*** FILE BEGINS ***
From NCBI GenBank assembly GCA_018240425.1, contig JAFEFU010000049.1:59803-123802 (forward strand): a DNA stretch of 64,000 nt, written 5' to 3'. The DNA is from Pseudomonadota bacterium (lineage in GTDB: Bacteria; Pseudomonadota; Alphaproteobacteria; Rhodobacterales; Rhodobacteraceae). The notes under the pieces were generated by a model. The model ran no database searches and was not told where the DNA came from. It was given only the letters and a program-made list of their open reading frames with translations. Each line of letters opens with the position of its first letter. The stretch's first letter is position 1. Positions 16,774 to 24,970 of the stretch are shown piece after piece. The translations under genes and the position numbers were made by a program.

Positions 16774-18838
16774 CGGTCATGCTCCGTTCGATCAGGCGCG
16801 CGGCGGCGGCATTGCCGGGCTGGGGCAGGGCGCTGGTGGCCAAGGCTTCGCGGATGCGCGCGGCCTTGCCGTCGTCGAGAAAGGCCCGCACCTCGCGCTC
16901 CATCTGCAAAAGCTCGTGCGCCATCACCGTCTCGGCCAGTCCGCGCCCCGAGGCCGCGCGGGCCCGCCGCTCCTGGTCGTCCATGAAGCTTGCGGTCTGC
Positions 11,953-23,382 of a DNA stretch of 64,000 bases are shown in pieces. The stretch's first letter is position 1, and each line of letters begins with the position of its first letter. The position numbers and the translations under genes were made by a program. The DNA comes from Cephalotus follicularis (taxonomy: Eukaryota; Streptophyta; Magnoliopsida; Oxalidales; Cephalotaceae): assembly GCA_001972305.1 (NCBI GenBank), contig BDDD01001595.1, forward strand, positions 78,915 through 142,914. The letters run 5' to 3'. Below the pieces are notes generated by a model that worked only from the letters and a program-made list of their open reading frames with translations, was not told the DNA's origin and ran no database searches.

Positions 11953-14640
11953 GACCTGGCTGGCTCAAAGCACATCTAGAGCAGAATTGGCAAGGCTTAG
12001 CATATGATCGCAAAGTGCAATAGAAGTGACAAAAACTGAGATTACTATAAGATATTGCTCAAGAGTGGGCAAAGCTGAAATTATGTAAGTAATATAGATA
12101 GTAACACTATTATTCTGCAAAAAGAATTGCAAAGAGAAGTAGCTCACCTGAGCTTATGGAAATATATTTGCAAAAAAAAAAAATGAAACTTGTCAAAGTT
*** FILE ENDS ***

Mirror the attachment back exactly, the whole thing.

From NCBI GenBank assembly GCA_018240425.1, contig JAFEFU010000049.1:59803-123802 (forward strand): a DNA stretch of 64,000 nt, written 5' to 3'. The DNA is from Pseudomonadota bacterium (lineage in GTDB: Bacteria; Pseudomonadota; Alphaproteobacteria; Rhodobacterales; Rhodobacteraceae). The notes under the pieces were generated by a model. The model ran no database searches and was not told where the DNA came from. It was given only the letters and a program-made list of their open reading frames with translations. Each line of letters opens with the position of its first letter. The stretch's first letter is position 1. Positions 16,774 to 24,970 of the stretch are shown piece after piece. The translations under genes and the position numbers were made by a program.

Positions 16774-18838
16774 CGGTCATGCTCCGTTCGATCAGGCGCG
16801 CGGCGGCGGCATTGCCGGGCTGGGGCAGGGCGCTGGTGGCCAAGGCTTCGCGGATGCGCGCGGCCTTGCCGTCGTCGAGAAAGGCCCGCACCTCGCGCTC
16901 CATCTGCAAAAGCTCGTGCGCCATCACCGTCTCGGCCAGTCCGCGCCCCGAGGCCGCGCGGGCCCGCCGCTCCTGGTCGTCCATGAAGCTTGCGGTCTGC
Positions 11,953-23,382 of a DNA stretch of 64,000 bases are shown in pieces. The stretch's first letter is position 1, and each line of letters begins with the position of its first letter. The position numbers and the translations under genes were made by a program. The DNA comes from Cephalotus follicularis (taxonomy: Eukaryota; Streptophyta; Magnoliopsida; Oxalidales; Cephalotaceae): assembly GCA_001972305.1 (NCBI GenBank), contig BDDD01001595.1, forward strand, positions 78,915 through 142,914. The letters run 5' to 3'. Below the pieces are notes generated by a model that worked only from the letters and a program-made list of their open reading frames with translations, was not told the DNA's origin and ran no database searches.

Positions 11953-14640
11953 GACCTGGCTGGCTCAAAGCACATCTAGAGCAGAATTGGCAAGGCTTAG
12001 CATATGATCGCAAAGTGCAATAGAAGTGACAAAAACTGAGATTACTATAAGATATTGCTCAAGAGTGGGCAAAGCTGAAATTATGTAAGTAATATAGATA
12101 GTAACACTATTATTCTGCAAAAAGAATTGCAAAGAGAAGTAGCTCACCTGAGCTTATGGAAATATATTTGCAAAAAAAAAAAATGAAACTTGTCAAAGTT